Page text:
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How we use AWS at MobME Wireless


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This is how we use AWS at MobME Wireless. Our revenue split & use cases with EC2, Cloudfront, and new services in the offing.

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How we use AWS at MobME Wireless

  1. 1. How we use AWS @mobmewireless Vishnu Gopal
  2. 2. About me • Vishnu Gopal • CTO, MobME Wireless • SlideShare Inc • Human-Computer Interaction at UCL, London •
  3. 3. MobME Wireless • Product company: Telecom, Banking, Security, Entrepreneurship • We run Startup Village, a product incubator based in Kerala & Andhra Pradesh. • AWS user since 2008 • We have a lot of servers (physical & VMs), 100+ physical servers & lots more VMs •
  4. 4. AWS • Early adopter: ~2008 • Initially, mostly S3 & Cloudfront • Now we use: EC2, RDS, ElasticCache, Route53 • This short talk has my impressions about AWS, tradeoffs, problems in Indian context & some suggestions about alternatives.
  5. 5. AWS
  6. 6. EC2 • On-demand server provisioning • Replacement for unreliable VPS • Thinking of switching to reserved instances • Quick provisioning of servers • Problem: cannot be used where regulatory requirements require server hosting to be done within India (some banks, most telecom)
  7. 7. EC2 • Much better than alternatives for us (have explored Tata Instacompute & alternatives from Netmagic) • If you need just simple hosting, VPS is usually cheaper • Amazon credits for incubators like Startup Village make it the de-facto choice!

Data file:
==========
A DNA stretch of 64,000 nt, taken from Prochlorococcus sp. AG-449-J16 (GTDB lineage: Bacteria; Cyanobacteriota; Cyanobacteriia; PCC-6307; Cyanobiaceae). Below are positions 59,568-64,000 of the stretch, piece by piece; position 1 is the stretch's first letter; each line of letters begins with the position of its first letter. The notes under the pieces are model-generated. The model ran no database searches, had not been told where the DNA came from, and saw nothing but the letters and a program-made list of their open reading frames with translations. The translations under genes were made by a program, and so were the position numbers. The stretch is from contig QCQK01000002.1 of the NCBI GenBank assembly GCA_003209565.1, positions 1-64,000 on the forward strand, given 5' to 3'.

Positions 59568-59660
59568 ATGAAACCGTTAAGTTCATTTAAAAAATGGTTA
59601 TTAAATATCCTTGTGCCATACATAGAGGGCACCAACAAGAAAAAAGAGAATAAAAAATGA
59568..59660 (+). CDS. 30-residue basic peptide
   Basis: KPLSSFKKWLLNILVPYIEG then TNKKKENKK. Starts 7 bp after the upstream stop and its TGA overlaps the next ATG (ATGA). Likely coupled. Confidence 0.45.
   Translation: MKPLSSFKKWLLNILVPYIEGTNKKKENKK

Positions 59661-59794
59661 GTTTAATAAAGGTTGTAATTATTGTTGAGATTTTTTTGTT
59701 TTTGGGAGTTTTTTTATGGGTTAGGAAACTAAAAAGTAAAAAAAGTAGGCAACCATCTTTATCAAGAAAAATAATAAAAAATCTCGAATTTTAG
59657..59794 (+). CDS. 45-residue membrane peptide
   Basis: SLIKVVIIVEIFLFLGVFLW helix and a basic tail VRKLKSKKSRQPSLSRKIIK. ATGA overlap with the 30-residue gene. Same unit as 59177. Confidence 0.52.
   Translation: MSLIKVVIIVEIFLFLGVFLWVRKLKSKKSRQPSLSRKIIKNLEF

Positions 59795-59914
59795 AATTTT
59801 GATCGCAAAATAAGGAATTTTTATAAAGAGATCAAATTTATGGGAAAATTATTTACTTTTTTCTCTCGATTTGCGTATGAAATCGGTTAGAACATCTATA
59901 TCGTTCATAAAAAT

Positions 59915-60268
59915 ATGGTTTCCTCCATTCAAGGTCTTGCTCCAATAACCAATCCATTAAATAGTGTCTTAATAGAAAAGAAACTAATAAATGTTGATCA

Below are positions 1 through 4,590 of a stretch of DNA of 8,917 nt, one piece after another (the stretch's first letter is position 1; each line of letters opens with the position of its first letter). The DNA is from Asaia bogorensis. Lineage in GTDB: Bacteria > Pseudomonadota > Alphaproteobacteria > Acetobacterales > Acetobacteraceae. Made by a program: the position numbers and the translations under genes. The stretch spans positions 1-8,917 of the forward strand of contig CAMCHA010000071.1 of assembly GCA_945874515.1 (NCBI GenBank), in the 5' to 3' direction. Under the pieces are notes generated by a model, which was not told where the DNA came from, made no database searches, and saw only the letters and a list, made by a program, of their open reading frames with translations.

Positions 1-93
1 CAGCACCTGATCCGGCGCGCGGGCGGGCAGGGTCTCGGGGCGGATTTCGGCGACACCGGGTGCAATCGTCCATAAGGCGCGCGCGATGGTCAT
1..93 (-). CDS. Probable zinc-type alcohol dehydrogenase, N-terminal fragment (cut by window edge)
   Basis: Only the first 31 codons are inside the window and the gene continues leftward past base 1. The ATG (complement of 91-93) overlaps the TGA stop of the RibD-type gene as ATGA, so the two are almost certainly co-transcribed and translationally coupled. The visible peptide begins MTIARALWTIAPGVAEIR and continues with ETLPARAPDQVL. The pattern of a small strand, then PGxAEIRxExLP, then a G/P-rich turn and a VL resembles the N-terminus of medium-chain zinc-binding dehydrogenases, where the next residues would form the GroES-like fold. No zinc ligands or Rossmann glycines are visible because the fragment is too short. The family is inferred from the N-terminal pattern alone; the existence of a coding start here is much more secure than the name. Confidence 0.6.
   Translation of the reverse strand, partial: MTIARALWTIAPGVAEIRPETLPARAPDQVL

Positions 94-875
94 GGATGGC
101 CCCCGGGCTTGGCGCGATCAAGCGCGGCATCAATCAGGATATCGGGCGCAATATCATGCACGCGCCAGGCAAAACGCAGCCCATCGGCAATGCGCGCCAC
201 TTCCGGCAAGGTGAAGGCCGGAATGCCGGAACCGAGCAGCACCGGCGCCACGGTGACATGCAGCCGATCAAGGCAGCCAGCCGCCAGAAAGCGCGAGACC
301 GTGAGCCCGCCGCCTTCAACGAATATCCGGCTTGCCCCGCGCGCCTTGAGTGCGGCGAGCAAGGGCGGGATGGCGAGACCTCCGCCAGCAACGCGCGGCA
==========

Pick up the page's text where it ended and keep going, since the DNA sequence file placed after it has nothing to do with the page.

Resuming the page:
8. 8. RDS • Managed MySQL service • Uptime of DBs is ~100% • Convenience of managed implementations • Relatively tuned out of the box • At times expensive if capacity is not planned well.
  9. 9. Elastic Cache • Relatively new addition to our arsenal • We are big fans of Redis, and had switched our memcached installations to Redis a long time ago • So when Elastic Cache added Redis last September it was a logical fit. • Great implementation, replica & failover support
  10. 10. Route53 • Very reliable DNS • Round-robin DNS for simple load balancing • We host a lot of websites, and needed a central place for DNS hosting • We’re exploring more options here, including linking to services like Cloudflare
  11. 11. Other Services • Cloudfront: great CDN • SQS: simple queue • SES: very cheap email, we also use Mandrill • EBS: very little use since we don’t have a lot of state • Exploring: Glacier, VPC
  12. 12. Overall Experience • Great on-demand computing • Reliable • Decent management console & tooling (can do better, for e.g. Heroku) • Feels like bare metal • Keeps up with the times • Really wish we had an India availability zone
  13. 13. Finis: Questions?